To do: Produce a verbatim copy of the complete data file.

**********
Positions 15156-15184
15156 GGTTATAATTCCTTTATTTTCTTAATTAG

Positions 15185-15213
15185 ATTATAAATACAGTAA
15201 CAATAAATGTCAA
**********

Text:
Positions 15156-15184
15156 GGTTATAATTCCTTTATTTTCTTAATTAG

Positions 15185-15213
15185 ATTATAAATACAGTAA
15201 CAATAAATGTCAA